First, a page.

God – The fourth day of Navratri is of Maa Kushmanda. She has eight hands and thus is also known as Ashtabhuja Devi. It is believed that she created the world with her divine smile.

Her Significance – Maa Kushmanda is believed to improve health and bestow wealth and strength. It is believed that the Sun God is governed by Maa Kushmanda as she provides energy and direction to him.

Colour – The colour that the devotees should wear on this day is royal blue. Royal blue signifies health and wealth.

Day 5 

God – The fifth day of Navratri is dedicated to Maa Skandamata. She is the mother of Lord Karthikeya whose other name is Skanda. She rewards devotees with salvation, power, prosperity, and treasures. She is mounted on a lion carrying her divine child Karthikeya.

Her Significance – Not only does Maa Skandamata fulfil all the desires of her devotees but also grants oceans of wisdom to even the illiterates if worshipped wholeheartedly.

Colour – Yellow is the colour of this day. Yellow is all about happiness, cheerfulness, and brightness in one’s life.

Day 6

God – The sixth day of Navratri is dedicated to Maa Katyayani. She is known as the bravest of all forms of Maa Durga who is the destroyer of evil forces. She is the destroyer of Mahishasura, the evil king. She is known as the warrior Goddess. She rides a lion and is depicted with four hands that carry a lotus flower and sword on the left side and Abhaya and Varada Mudras on the right.

Her Significance – She symbolises intelligence and peace. She can grant her female devotees the husbands of their choice if worshipped wholeheartedly. She is believed to take a stand against all wrong happening in front of her.

Colour – Green is the colour to wear on this day. Green denotes success, growth, and happiness.

Day 7

God – The 7th day of Navratri is dedicated to Maa Kaalratri. She is fierce but provides calmness and power to her devotees. Her form looks like Maa Kali.

Her Significance – She is known to destroy negative energies, evil spirits, demons, and ghosts. Her other name is Shubhankari which means the provider of auspicious results to her devotees. She has the power to make the devotees fearless.

Colour – Grey is the colour to wear on this day. Grey is all about the strength of transforming.

Day 8 

God – The 8th day of Navratri which is also called Ashtami is one of the most important days of all the 9 days. Maa Maha Gauri is worshipped on this day. It is also the day of Kanjak or Kanya Puja. She is the form of Goddess Parvati when she did penance to get Lord Shiva as her husband.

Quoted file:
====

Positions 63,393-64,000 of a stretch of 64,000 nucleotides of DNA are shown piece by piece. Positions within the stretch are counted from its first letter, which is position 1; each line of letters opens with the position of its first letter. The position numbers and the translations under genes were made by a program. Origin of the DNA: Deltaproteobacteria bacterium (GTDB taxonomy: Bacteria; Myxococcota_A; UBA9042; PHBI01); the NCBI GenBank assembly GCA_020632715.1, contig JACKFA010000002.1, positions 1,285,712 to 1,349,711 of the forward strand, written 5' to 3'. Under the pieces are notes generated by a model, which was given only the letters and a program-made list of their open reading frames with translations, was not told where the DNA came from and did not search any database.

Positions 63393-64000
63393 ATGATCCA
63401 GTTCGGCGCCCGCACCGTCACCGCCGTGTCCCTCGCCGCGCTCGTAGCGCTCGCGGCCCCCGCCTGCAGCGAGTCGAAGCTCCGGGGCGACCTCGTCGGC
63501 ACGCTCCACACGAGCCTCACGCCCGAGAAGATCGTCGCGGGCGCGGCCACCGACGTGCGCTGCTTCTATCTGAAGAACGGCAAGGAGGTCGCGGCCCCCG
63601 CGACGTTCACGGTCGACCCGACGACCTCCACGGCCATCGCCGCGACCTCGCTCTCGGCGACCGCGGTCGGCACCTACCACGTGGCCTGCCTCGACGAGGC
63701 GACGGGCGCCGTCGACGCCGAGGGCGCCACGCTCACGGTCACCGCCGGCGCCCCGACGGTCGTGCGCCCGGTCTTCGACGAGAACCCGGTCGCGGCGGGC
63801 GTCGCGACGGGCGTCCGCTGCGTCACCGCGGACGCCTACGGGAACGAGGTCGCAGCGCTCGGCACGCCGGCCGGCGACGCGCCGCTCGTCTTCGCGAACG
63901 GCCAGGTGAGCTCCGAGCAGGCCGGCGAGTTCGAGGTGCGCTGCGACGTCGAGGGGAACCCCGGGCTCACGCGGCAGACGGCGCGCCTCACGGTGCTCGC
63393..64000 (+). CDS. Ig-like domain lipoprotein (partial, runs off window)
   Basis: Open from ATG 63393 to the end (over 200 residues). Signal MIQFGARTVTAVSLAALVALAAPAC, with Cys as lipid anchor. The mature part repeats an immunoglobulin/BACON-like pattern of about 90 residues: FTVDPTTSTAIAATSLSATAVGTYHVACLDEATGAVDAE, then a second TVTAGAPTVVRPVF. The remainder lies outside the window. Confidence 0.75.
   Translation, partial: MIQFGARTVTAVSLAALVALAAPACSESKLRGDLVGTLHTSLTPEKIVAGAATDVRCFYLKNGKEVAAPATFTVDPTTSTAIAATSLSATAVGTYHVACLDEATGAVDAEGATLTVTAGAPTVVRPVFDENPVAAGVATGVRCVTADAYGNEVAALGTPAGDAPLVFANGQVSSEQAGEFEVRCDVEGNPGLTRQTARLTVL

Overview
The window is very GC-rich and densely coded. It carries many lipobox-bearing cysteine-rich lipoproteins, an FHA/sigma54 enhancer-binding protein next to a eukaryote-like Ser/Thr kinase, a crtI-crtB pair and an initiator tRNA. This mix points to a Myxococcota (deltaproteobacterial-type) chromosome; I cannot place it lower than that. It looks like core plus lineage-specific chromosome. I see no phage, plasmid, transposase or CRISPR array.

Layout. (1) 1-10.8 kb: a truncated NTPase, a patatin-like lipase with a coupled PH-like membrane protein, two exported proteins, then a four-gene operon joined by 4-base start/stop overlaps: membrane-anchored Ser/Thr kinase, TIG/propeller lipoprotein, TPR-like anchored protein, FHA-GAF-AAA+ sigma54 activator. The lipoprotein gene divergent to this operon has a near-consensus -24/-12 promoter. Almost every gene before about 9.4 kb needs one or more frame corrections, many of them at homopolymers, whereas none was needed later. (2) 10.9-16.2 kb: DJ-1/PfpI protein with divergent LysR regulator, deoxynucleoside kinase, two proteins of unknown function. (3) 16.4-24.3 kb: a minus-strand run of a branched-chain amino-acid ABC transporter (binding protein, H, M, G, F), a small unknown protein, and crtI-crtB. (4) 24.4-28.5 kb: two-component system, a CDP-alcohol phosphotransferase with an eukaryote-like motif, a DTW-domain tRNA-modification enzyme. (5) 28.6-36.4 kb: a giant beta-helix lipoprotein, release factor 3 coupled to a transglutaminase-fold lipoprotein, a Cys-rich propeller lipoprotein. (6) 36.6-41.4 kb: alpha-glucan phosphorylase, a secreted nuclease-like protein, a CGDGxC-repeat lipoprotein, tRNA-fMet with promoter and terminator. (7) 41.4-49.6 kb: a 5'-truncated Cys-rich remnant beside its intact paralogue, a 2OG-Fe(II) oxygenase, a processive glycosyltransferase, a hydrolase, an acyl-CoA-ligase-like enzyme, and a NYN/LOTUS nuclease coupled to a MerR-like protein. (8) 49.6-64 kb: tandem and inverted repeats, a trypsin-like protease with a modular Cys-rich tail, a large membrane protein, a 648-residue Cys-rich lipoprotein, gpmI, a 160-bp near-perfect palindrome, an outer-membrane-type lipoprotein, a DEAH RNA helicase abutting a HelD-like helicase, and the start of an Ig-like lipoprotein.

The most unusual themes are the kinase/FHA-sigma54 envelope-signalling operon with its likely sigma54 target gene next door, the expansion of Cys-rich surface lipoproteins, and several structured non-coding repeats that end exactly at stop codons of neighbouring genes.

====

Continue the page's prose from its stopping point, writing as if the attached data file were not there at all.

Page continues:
Her Significance – She has the power to fulfil all the desires of her devotees. She can remove the sufferings of her devotees forever. She can remove the planetary defects and bless the person with growth and happiness in life.

Colour – The devotees can wear purple coloured clothes on this day. Purple signifies intellect and peace.

Day 9

God – The last day of Navratri is called Navami. Maa Siddhi Datri is worshipped on the last day of Navratri. It is believed that one side of Lord Shiva’s body is that of Goddess Siddhidatri. This is the reason why her other name is Ardhanarishwar.

Her Significance – Mythology also says that Lord Shiva attained all the Siddhis by worshipping this Goddess. Siddhi means supernatural power and Datri means giver. She is known to fulfil all the divine inspirations.

Colour – Peacock green is the colour used on this day. This colour is all about the fulfilment of wishes.


In the Spring Navratri, Chhaiti Chhath is celebrated in between and it starts from the 4th day of Navratri. And in the autumn Navratri, the 10th day is celebrated as Dashmi when Maa Durga goes back to her husband’s house after loving for a few days in her mom’s house. And also the 10th day is celebrated as Dussehra.

India, ‘the land of festivals’ which is basically our country’s second name, has tonnes of festivals and some of them even come twice a year. Isn’t this crazy how deep our mythological stories are and every story has given birth to some festivals? We should be quite grateful to be born in a land where…